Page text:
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0 Q&A 644 Views Sep 20, 2023

The identification and characterization of the ubiquitin E-ligase complexes involved in specific proteins’ degradation via the ubiquitin-proteasome system (UPS) can be challenging and require biochemical purification processes and in vitro reconstitution assays. Likewise, evaluating the effect of parallel phosphorylation and ubiquitination events occurring in vivo at dual phospho/ubiquitin-regulated motifs (called Phospho-Degrons or pDegrons) driving UPS degradation of the targeted protein has remained elusive. Indeed, the functional study of such E1-E2-E3 complexes acting on a protein-specific level requires previously or otherwise acquired knowledge of the nature of such degradation complex components. Furthermore, the molecular basis of the interaction between an E3 ligase and its pDegron binding motif on a target protein would require individually optimized in vitro kinase and ubiquitination assays. Here, we describe a novel enzymatically enhanced pull-down method to functionally streamline the discovery and functional validation of the ubiquitin E-ligase components interacting with a phospho-degron containing protein domain and/or sub-domain. The protocol combines key features of a protein kinase and ubiquitination in vitro assay by including them in a pull-down step exerted by a known or putative pDegron-tagged peptide using the cell extracts as a source of enzymatically active post-translational modification (PTM) modifying/binding native proteins. The same method allows studying specific stimuli or treatments towards the recruitment of the molecular degradation complex at the target protein’s phospho-degron site, reflecting in vivo–initiated events further enhanced through the assay design. In order to take full advantage of the method over traditional protein–protein interaction methods, we propose to use this PTM-enhanced (PTMe) pull down both towards the degradation complex discovery/ID phase as well as for the functional pDegron recruitment validation phase, which is the one described in the present protocol both graphically and in a stepwise fashion for reproduceable results.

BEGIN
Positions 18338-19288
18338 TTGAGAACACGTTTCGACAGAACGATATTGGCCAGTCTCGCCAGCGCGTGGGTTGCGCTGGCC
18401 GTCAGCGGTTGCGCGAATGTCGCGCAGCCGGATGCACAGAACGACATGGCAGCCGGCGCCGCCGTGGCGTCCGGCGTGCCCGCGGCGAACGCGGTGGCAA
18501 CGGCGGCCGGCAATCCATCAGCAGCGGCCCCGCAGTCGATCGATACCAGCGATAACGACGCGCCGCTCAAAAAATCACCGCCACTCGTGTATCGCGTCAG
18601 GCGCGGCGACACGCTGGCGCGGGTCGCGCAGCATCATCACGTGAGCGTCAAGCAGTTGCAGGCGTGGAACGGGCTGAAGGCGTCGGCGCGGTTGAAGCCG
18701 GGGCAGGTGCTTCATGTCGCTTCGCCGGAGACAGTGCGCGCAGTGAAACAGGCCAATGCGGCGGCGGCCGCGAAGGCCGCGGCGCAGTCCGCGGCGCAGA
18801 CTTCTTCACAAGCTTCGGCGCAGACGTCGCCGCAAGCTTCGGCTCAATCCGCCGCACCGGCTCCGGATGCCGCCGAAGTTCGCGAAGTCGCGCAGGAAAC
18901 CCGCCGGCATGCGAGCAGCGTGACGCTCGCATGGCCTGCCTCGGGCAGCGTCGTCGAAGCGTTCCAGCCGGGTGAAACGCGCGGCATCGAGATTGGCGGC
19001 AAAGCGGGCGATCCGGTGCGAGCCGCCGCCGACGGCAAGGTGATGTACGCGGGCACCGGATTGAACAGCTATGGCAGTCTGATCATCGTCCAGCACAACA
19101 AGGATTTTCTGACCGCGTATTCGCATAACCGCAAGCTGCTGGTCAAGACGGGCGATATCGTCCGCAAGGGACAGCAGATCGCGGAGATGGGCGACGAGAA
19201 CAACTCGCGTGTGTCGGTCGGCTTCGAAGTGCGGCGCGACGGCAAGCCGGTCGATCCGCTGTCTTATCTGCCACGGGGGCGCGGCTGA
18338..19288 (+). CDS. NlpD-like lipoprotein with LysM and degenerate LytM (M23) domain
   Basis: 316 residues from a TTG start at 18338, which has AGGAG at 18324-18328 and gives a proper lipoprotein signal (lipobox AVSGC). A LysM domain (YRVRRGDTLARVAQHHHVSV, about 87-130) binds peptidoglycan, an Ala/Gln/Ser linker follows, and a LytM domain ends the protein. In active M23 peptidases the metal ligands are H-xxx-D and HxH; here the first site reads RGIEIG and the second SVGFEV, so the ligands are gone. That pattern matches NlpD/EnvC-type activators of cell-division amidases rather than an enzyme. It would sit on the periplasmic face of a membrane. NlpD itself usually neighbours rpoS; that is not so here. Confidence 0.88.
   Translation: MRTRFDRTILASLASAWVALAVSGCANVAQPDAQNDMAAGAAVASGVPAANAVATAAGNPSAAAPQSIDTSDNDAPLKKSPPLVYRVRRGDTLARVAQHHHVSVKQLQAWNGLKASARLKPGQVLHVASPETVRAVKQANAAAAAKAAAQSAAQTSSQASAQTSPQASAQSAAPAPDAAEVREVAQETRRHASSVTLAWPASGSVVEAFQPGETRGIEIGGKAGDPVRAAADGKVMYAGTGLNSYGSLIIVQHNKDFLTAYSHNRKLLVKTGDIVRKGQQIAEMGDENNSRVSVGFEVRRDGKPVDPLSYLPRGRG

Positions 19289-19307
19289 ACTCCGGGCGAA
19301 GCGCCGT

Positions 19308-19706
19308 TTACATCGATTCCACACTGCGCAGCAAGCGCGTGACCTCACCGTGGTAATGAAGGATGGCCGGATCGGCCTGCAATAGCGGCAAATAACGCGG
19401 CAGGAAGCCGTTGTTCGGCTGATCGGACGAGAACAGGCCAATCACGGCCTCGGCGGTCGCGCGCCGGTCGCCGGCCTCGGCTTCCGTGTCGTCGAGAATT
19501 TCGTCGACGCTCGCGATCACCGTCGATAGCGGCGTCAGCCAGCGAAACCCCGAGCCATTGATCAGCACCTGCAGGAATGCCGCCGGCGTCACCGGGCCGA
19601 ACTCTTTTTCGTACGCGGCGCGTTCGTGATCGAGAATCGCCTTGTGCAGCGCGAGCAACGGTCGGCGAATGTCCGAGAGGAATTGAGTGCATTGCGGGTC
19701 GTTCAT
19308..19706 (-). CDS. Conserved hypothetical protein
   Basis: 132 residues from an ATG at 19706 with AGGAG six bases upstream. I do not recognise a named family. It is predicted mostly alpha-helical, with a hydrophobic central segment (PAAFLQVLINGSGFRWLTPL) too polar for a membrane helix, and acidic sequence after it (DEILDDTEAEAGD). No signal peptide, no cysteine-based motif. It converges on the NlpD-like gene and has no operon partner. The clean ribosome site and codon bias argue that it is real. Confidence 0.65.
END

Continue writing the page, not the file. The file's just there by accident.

Key features

• Suitable to study UPS-regulated (a) cytosolic and/or nuclear proteins, (b) intracellular region of transmembrane proteins, and (c) protein sub-domains bearing a known/putative pDegron motif.

• Requires a biotin-tagged recombinant version of the target protein and/or sub-domain.

• Allows the qualitative and quantitative analysis of endogenous ubiquitin (Ub) E-ligases recruitment to a known or putative pDegron bearing protein/sub-domain.

• Allows simultaneous testing of various treatments and/or conditions affecting the phosphorylative and/or ubiquitylation status of the studied pDegron bearing protein/sub-domain and the recruited factors.


Graphical overview


0 Q&A 1835 Views Nov 20, 2021